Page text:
HIROSHIMA, Japan (AP) — Visitors to the Hiroshima Peace Memorial Park on Friday had this to say ahead of U.S. President Barack Obama's visit later in the day. Obama is the first sitting U.S. president to come to Hiroshima, a city devastated by a U.S.-dropped atomic bomb at the end of World War II.
KINUYO IKEGAMI, 82, who lit incense and chanted a prayer at stone memorial in the park
"I could hear schoolchildren screaming, "Help me! Help me!' It was too pitiful, too horrible. Even now it fills me with emotion."
TSUGUO YOSHIKAWA, 70, retired Hiroshima resident taking a walk in the park
"I don't think most Japanese and Hiroshima citizens have much sense of grudge any longer. I know some people from a survivors' group who said something like we should work together with the U.S. You know, we cannot move forward if we are sticking too firmly to a sense of grudge."
HAN JEONG-SOON, 58, daughter of Korean atomic-bomb survivor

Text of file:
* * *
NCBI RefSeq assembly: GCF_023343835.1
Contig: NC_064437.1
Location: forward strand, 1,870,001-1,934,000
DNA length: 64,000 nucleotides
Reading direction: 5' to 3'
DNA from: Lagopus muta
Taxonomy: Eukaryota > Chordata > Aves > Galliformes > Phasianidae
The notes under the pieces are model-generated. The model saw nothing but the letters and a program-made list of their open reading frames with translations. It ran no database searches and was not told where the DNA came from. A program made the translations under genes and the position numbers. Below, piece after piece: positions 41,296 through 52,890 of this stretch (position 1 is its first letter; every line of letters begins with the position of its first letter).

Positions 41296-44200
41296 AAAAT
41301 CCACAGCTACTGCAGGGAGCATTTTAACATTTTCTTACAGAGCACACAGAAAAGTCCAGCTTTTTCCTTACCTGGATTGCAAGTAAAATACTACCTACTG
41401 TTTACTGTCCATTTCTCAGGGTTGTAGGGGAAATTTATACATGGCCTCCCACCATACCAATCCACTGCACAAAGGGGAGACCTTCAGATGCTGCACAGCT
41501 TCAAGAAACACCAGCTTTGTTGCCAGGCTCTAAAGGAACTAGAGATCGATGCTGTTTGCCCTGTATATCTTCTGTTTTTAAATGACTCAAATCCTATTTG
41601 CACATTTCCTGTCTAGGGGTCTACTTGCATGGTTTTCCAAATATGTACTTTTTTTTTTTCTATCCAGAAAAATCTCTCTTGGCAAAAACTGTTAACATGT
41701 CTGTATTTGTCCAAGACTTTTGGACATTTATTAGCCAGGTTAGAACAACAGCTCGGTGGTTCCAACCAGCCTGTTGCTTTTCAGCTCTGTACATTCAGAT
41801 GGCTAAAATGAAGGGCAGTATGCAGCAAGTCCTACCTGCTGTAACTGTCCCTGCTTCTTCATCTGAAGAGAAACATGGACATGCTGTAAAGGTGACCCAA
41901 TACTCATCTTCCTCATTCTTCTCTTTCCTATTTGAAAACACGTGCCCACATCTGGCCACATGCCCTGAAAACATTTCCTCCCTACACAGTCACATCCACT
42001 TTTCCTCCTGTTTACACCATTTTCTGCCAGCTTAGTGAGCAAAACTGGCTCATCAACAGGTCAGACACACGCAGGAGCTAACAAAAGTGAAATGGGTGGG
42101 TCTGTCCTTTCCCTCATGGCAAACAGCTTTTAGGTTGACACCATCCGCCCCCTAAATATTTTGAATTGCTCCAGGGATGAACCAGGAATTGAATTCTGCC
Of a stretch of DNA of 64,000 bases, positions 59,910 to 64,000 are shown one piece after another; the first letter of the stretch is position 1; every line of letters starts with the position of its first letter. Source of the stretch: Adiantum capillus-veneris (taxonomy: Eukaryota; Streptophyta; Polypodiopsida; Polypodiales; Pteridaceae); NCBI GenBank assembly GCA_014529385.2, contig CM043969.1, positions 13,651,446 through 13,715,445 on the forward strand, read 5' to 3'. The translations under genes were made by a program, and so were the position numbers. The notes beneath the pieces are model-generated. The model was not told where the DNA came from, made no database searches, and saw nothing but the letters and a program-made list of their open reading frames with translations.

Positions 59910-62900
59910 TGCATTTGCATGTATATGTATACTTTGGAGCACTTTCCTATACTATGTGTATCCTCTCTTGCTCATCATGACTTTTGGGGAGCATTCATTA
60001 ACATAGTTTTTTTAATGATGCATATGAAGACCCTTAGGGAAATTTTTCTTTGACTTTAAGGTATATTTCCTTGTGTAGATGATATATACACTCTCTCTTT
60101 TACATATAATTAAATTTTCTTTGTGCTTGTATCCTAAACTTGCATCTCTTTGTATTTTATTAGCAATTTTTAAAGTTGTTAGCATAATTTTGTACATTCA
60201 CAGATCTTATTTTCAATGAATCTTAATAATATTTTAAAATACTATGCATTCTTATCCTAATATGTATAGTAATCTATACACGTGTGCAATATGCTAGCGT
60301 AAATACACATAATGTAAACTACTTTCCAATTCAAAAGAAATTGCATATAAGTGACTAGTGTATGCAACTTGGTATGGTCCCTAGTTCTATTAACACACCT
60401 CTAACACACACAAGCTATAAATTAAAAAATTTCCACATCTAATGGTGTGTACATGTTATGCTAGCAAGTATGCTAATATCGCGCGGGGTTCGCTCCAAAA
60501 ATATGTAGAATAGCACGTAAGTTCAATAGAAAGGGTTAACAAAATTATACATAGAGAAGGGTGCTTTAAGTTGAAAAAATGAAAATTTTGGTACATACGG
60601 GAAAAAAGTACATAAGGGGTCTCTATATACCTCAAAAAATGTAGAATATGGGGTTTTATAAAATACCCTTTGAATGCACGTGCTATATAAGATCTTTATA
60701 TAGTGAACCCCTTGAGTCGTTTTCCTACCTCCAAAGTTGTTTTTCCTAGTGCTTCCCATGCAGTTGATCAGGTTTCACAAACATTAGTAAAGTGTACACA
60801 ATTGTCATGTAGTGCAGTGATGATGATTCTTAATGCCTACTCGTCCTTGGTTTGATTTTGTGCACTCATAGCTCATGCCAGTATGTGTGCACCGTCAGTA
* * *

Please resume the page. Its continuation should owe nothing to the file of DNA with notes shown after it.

"The suffering such as illness gets carried on over the generation. That is what I want President Obama to know. I want him to understand our sufferings."
KANJI SHIMIZU, Noh actor (Japanese traditional performance art) from Tokyo
"It has been over 70 years and it would have been great if the U.S. president could have come earlier. But I guess it means the world has finally become ready for such a visit, and I see this as such a good chance for peace. It would be great if it could lead to a chance for more people like him to give a message to the world to abolish nuclear weapons."
KO IL-KUK, 75, A-bomb survivor from South Korea
"President Obama will visit Hiroshima and lay flowers at the memorial for the atomic bombing victims in Hiroshima. We urge him also to come to the memorial dedicated for the Korean victims who died suffering from the heat over 4,000 degrees just like the rest of the victims and to commemorate their souls."
This story has been corrected to show that Kinuyo Ikegami is 82.